A virtual hand and paintbrush over facades painted with a watercolor effect, in a Michael Graves-designed landscape.

You can paint unbuilt Michael Graves projects in VR

The late Michael Graves has seen his previously unbuilt work finally realized in a virtual reality environment thanks to Imagined Landscapes. The interactive sightseeing experience was created by Kilograph, a Los Angeles creative studio that has worked with firms like Gensler and Zaha Hadid Architects.

Based on Graves’s painted plans for the unbuilt Canary Islands resort Barranco de Veneguera, originally planned in 1999, Imagined Landscapes creates allows users to go on an impressionistic, watercolor-esque romp through the resort, and through the act of drawing itself.

Each area of the resort begins just as an outline, with users able to take a virtual paintbrush up to fill in the sketches. “The more you let people use their hands, the more connected they’ll feel to the world around them,” said Runze Zhang, a Kilograph VR designer, in a press release.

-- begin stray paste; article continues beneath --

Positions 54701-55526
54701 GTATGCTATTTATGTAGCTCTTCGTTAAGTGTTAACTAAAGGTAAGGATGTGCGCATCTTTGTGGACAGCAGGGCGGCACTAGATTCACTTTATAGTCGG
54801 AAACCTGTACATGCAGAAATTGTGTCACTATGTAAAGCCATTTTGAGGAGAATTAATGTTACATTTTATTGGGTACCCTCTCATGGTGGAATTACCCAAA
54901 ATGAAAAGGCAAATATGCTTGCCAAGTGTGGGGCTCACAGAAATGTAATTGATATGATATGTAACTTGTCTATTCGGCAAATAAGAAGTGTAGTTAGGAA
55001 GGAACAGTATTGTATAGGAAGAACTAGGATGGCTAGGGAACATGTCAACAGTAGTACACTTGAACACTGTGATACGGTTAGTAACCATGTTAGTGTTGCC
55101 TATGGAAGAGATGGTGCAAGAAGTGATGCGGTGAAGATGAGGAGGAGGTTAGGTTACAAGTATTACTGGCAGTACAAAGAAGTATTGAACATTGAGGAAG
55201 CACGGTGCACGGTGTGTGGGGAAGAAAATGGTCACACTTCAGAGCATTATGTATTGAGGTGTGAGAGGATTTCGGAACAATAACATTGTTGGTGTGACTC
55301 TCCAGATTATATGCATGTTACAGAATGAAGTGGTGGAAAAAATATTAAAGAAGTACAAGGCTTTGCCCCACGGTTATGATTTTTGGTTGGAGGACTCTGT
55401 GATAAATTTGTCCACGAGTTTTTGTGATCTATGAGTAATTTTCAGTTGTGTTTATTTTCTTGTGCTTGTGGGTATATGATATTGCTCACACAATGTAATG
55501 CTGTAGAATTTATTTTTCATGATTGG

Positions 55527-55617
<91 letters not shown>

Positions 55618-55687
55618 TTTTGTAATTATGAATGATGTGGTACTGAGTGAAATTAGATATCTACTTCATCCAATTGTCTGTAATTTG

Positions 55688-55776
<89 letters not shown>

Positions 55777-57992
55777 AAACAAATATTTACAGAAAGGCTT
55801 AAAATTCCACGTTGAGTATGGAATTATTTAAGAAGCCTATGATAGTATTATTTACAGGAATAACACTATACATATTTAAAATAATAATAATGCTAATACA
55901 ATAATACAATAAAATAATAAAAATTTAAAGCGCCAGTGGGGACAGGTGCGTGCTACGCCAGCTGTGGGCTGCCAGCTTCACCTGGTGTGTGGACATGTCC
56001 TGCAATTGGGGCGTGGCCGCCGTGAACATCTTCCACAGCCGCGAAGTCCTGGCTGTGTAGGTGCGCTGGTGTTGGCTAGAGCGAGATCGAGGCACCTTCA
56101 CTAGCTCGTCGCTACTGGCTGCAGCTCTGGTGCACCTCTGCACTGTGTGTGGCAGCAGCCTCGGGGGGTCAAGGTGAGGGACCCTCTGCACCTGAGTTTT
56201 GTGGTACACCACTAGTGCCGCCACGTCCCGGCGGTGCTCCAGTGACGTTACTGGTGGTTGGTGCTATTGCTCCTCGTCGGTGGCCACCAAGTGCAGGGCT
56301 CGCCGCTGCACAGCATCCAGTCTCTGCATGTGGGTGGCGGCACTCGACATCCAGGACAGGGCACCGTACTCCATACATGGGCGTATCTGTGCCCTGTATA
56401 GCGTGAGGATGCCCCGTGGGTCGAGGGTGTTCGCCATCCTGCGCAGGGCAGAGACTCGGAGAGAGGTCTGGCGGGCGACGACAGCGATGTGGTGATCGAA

Barranco de Veneguera was meant to be a sprawling resort for 12,000 people running down a three-and-a-half mile valley all the way to the ocean. Graves imagined two greywater-irrigated golf courses as a green ribbon across the valley, a dense “town center” on the coast, and terraced hotels, all made to reflect and use the region’s topography; however, the resort never came to fruition.

For the most part, Imagined Landscapes was developed in Unreal Engine 4, but the watercolor effect is a proprietary development by Kilograph. To get a natural look, the team layered elements like displacement maps, world position information, and post-processing effects together, creating a visual that mirrored Graves’s colors and style. Gesture controls were then created using Leap Motion, a hand-tracking hardware sensor, to produce an experience tailored to our natural instincts around movement and painting and to make the interaction feel more authentic.

You can download Imagined Landscapes directly from Kilograph’s site or try it out October 2nd at Woodbury University in Burbank, California.